Dark Reading is part of the Informa Tech Division of Informa PLC

This site is operated by a business or businesses owned by Informa PLC and all copyright resides with them.Informa PLC's registered office is 5 Howick Place, London SW1P 1WG. Registered in England and Wales. Number 8860726.

Comments
What Flu Season Can Teach Us About Fighting Cyberattacks
Newest First  |  Oldest First  |  Threaded View
RyanSepe
RyanSepe,
User Rank: Ninja
11/9/2015 | 1:15:21 PM
Good Practices
These are good practices that need to be followed much more than they currently are especially when it comes to password complexity. However, this is only small faction of things to consider when fighting cyber attacks. I'm completely for Occam's Razor but sometimes it is difficult to simplify such a granular topic.
ANON1251724318124
ANON1251724318124,
User Rank: Apprentice
11/9/2015 | 10:15:57 AM
Login and passwords for websites you will never visit again.
In my opinion too many websites want the user to have an account.   Yes they can resell the information the gather and have a revenue stream.   Im my case if the site is one that I do not think I will every visit gain then I do one of two thrings.  1.  Use fictious information ([email protected])  .   2.  Use somestandard login and passwords so I can remember it.    The latter practice is what causes problems.   If you only had a half dozen accounts then remembering would not be a chose but with literally hundres of accounts then the human mind demands simplification. 

 

I want websites to allow me to do business withotu an account,   I am willing enter my name, address and phonenumber each time in trade for the mercahnt not storing anything.

Finanlly as far a two factor authenification it may be technically secure but I do not need another device or application that I need to protect.    If I lose my cell phone that I would have to spend days reconstructing accounts.   That is too high a price.   The cheaper price is not having accounts,

 

 

 

 


Edge-DRsplash-10-edge-articles
I Smell a RAT! New Cybersecurity Threats for the Crypto Industry
David Trepp, Partner, IT Assurance with accounting and advisory firm BPM LLP,  7/9/2021
News
Attacks on Kaseya Servers Led to Ransomware in Less Than 2 Hours
Robert Lemos, Contributing Writer,  7/7/2021
Commentary
It's in the Game (but It Shouldn't Be)
Tal Memran, Cybersecurity Expert, CYE,  7/9/2021
Register for Dark Reading Newsletters
White Papers
Video
Cartoon
Current Issue
Developing and Testing an Effective Breach Response Plan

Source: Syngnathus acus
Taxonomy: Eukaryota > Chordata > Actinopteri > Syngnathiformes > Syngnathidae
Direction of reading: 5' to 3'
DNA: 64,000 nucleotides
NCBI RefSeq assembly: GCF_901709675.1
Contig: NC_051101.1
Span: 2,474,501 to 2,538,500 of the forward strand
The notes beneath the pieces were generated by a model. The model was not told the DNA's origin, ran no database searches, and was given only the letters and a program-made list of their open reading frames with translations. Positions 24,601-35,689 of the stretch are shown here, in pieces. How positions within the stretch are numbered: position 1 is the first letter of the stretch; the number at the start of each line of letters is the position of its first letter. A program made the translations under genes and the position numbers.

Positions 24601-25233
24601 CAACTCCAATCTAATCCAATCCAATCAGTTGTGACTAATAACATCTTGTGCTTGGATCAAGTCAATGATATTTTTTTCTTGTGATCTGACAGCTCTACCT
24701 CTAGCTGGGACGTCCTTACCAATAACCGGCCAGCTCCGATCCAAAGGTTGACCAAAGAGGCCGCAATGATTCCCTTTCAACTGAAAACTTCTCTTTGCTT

Whether or not a data breach is a disaster for the organization depends on the security team's response and that is based on how the team developed a breach response plan beforehand and if it was thoroughly tested. Inside this report, experts share how to: -understand the technical environment, -determine what types of incidents would trigger the plan, -know which stakeholders need to be notified and how to do so, -develop steps to contain the breach, collect evidence, and initiate recovery.
Flash Poll
Twitter Feed
Dark Reading - Bug Report
Bug Report
Enterprise Vulnerabilities
From DHS/US-CERT's National Vulnerability Database
CVE-2022-41807
PUBLISHED: 2022-12-05
Missing authorization vulnerability exists in Kyocera Document Solutions MFPs and printers, which may allow a network-adjacent attacker to alter the product settings without authentication by sending a specially crafted request. Affected products/versions are as follows: TASKalfa 7550ci/6550ci, TASK...
CVE-2022-41830
PUBLISHED: 2022-12-05
Stored cross-site scripting vulnerability in Kyocera Document Solutions MFPs and printers allows a remote authenticated attacker with an administrative privilege to inject arbitrary script. Affected products/versions are as follows: TASKalfa 7550ci/6550ci, TASKalfa 5550ci/4550ci/3550ci/3050ci, TASKa...
CVE-2022-42496
PUBLISHED: 2022-12-05
OS command injection vulnerability in Nako3edit, editor component of nadesiko3 (PC Version) v3.3.74 and earlier allows a remote attacker to obtain appkey of the product and execute an arbitrary OS command on the product.
CVE-2022-43442
PUBLISHED: 2022-12-05
Plaintext storage of a password vulnerability exists in +F FS040U software versions v2.3.4 and earlier, which may allow an attacker to obtain the login password of +F FS040U and log in to the management console.
CVE-2022-43470
PUBLISHED: 2022-12-05
Cross-site request forgery (CSRF) vulnerability in +F FS040U software versions v2.3.4 and earlier, +F FS020W software versions v4.0.0 and earlier, +F FS030W software versions v3.3.5 and earlier, and +F FS040W software versions v1.4.1 and earlier allows an adjacent attacker to hijack the authenticati...